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Attention, Coffee Snobs: You Need to Get Your Fix in Vietnam

Vietnamese Coffee

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Italy has its espressos, Colombia has its homegrown beans, and there’s the … earthy kopi luwak coffee in Bali. But if you’re a coffee fiend, you cannot sleep on Vietnamese coffee.

All across this magical Southeast Asian country, cafes big and small are turning out some of the most delicious, creative, and strong coffee preparations you’ve never heard of. Skip the lattes, cappuccinos, and macchiatos. And if you even step foot in a Starbucks, you’re doing it wrong.

Here’s a taste of what to expect when you order your coffee in Vietnam.

 

All About Coffee in Vietnam

Coffee is more than a drink in Vietnam. It’s a cultural experience.

And while there are chain stores like Starbucks and Highlands Coffee to get your caffeine fix, that’s missing the point. To fully soak in the Vietnamese coffee culture, you need to sip on a coffee inside one of its cafes – preferably while sitting on a tiny stool.

 

Vietnamese Coffee

Cozy Cafe Dinh in Hanoi, near Hoan Kiem Lake. You just have to walk through a luggage store to get here.

 

A word of warning: There’s strong coffee, and then there’s Vietnamese coffee. This stuff is seriously potent, and that’s the way the Vietnamese like it. So if you’re a strict black coffee drinker like me, you’re in for a treat – or a rude awakening.

And if you’re expecting milk with your coffee, you’re in for a sweet treat. Any classic Vietnamese coffee instead comes with sweetened condensed milk. It’s a holdover from French colonization of the country, when coffee drinkers wanted to lighten up their drinks with milk but couldn’t get it in Vietnam, which didn’t have a dairy industry. The tins of condensed milk they shipped in have become a mainstay in the country’s coffee culture.

 

The Classic Pour-Over

When you order your first coffee in Vietnam, this is what you’re getting.

It’s called ca phe sua, and it works like this. Your server will pack a boatload of beans inside one of these tin filters, called a phin. And as the brewed coffee drips down, there’s a layer of that sweetened condensed milk waiting to be stirred in.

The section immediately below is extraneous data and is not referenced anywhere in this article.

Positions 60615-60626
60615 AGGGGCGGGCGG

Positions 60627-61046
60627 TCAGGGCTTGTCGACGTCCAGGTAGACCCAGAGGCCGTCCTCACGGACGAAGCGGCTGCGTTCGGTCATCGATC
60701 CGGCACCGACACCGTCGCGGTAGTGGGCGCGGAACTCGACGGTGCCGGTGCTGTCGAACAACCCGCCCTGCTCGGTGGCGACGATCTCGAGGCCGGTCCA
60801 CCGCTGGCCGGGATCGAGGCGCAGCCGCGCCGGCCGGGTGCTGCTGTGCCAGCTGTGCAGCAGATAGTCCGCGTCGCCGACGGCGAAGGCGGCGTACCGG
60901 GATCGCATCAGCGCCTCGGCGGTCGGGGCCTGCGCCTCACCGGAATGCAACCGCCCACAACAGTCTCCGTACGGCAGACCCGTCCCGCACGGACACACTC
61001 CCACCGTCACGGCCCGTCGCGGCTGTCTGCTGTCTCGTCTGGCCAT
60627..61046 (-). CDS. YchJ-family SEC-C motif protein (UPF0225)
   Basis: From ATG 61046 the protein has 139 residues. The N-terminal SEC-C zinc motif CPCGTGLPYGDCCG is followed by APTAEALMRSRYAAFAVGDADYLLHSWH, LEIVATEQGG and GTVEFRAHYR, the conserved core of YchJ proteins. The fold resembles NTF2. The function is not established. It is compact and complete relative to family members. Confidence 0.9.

Vietnamese Coffee

Ca Phe Sua Nong in Ha Long Bay

 

The sweetness of the milk helps perfectly balance out the strong, bitterness of the coffee. It’s the perfect morning pick-me-up.

And here’s the best part: Vietnam is so cheap, and so is its coffee. You can get a good, strong cup of ca phe starting at just 15,000 Vietnamese Dong – about 65 cents! 

 

Iced Coffee

I promise you’ve never had iced coffee this good.

Take the typical vietnamese coffee with condensed milk and put it over ice, and you’ve got magic. And considering the heat in Vietnam, you’ll probably want ice. There’s nothing better in a city like Ho Chi Minh, where a 90-degree Fahrenheit day with 70% humidity is considered pretty mild.

 

Vietnamese Coffee

 

If you want your coffee iced, da is the word to know in Vietnam. Order a ca phe sua da, and this is just what you’ll get. It’s creamy, it’s strong, and it packs a serious punch. And like it’s hot version, you can find a glass for just 65 cents or so!

 

Egg Custard Coffee

If you’ve heard the tales of Vietnamese coffee, this is what you know.

Called simply “Egg coffee,” it’s a bit of a misnomer. Ca phe trung is better described as liquid tiramisu. Your cafe tops off a glass of coffee with a creamy egg custard. It’s decadent, delicious, thick, and quintessentially Vietnamese coffee.

 

Vietnamese Coffee

 

Yogurt Coffee

What do you get when you mix Vietnamese iced coffee with a heaping dollop of yogurt? Deliciousness, that’s what you get.

Of all the incredible ways to drink your coffee in Vietnam, this one might be my favorite. Called sua chua ca phe, you can find it in almost any Vietnamese coffee shop. It’s sweet but not overly so, putting it somewhere squarely between “normal coffee” and “dessert.”

 

Vietnamese Coffee

 

Bottom Line

You keep your french presses and your nitro cold brews. I’ll take Vietnamese coffee – in all its shapes and sizes – any day of the week.

 

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Editorial Note: Any opinions, analyses, reviews, or recommendations expressed in this article are those of the author’s alone, and have not been reviewed, approved, or otherwise endorsed by any card issuer.

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